by Corey Edens, Chief Operating Officer, FiREapps
In today’s global economy, the stakes for treasurers trying to protect the value of their organizations from foreign currency volatility have never been higher. The world is getting flatter, as Thomas Friedman suggested, leading to increased globalization – but currency markets have only become choppier. With globalization leading to a projected rise in daily corporate FX volume to $1 trillion by 2010, currency volatility is expected to ride the same wave, rising from 10% in 2007 to 13.9% in 2010, according to the British Bankers Association. While market forces have converged to make foreign exchange exposure management more critical than ever, FAS and IAS compliance have added additional levels or scrutiny to the process, and an additional burden in terms of time and effort. As a recent wave of financial restatements in the US suggests, this scrutiny is unlikely to go away any time soon. In 2000, just over 100 US companies were forced to restate earnings; that number is projected to nearly triple, rising above 300 by 2010.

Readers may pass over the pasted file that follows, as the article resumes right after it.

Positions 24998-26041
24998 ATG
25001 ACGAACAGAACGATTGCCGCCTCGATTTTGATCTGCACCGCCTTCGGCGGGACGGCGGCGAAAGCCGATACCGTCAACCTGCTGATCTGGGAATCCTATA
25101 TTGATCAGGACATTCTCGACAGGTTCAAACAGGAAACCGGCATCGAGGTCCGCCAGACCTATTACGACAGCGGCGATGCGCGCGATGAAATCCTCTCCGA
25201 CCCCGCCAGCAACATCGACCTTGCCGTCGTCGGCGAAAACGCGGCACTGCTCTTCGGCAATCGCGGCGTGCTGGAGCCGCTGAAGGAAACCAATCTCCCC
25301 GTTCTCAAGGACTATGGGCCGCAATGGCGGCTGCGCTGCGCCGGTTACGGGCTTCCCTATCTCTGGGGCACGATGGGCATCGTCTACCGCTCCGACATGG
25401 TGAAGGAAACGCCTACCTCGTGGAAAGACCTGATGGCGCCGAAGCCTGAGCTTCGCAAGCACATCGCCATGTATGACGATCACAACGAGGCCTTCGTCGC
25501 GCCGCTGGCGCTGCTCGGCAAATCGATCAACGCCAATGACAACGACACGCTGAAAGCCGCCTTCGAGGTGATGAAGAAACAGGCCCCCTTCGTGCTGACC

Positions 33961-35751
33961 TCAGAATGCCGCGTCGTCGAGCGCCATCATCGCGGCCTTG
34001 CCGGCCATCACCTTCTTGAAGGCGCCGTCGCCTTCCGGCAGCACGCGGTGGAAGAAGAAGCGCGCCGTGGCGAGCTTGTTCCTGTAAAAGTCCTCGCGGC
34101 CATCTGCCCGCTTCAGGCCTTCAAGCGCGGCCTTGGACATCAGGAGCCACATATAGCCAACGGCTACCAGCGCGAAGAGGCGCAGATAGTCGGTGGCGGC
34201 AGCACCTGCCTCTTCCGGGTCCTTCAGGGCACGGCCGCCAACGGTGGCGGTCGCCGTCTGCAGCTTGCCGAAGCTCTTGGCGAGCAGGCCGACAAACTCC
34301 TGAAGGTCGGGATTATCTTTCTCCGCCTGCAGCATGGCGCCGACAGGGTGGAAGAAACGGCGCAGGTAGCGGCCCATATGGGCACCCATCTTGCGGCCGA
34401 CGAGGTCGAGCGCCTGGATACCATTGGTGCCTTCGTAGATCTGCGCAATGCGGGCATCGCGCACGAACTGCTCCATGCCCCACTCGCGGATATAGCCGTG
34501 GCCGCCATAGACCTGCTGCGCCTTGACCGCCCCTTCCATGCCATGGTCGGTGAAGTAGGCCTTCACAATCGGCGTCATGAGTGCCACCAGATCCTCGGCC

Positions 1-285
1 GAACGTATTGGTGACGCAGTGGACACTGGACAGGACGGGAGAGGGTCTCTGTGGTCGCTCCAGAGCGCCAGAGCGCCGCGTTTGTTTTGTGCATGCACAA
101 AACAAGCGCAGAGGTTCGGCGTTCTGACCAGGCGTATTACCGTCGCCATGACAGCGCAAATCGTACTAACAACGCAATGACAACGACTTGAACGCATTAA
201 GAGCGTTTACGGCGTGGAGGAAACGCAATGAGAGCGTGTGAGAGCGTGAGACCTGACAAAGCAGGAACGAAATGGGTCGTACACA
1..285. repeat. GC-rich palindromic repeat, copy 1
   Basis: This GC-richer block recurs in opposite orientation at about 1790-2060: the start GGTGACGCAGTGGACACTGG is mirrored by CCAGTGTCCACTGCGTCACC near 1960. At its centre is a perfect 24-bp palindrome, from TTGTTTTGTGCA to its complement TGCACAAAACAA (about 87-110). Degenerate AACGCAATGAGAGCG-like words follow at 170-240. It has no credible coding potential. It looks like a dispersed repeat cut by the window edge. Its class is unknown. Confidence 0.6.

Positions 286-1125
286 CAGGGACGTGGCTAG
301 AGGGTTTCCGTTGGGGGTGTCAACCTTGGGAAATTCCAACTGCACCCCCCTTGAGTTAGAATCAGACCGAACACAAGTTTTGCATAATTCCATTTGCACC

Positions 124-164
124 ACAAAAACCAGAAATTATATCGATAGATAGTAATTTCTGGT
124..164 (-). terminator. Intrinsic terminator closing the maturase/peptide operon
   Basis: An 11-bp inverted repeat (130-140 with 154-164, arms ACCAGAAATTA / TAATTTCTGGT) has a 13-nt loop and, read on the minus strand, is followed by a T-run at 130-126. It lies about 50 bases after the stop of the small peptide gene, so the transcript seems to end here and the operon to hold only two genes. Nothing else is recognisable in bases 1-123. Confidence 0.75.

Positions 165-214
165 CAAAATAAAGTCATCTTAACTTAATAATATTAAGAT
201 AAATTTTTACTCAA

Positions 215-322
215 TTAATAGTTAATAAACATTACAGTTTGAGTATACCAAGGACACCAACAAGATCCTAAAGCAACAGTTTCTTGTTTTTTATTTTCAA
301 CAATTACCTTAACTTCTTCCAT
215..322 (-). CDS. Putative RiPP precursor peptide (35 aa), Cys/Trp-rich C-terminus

The world is getting flatter, as Thomas Friedman suggested, leading to increased globalization – but currency markets have only become choppier.
All these factors have converged to make managing foreign currency volatility a critical issue for companies today, according to Lawrence Lanza, Vice President and Treasurer for Kennametal. His company has experienced the impacts of those trends first hand.
“Historically, we would see relatively modest movement in our major currencies,” said Lanza. “But in the last year or two significantly greater monthly exchange rate volatility, combined with our geographic diversification strategy, has highlighted the importance of maintaining a robust FX exposure management program. Kennametal already devotes substantial resources to foreign exchange exposure management. The current environment only validates our commitment to understanding and effectively managing the potential risks inherent in foreign currency volatility.”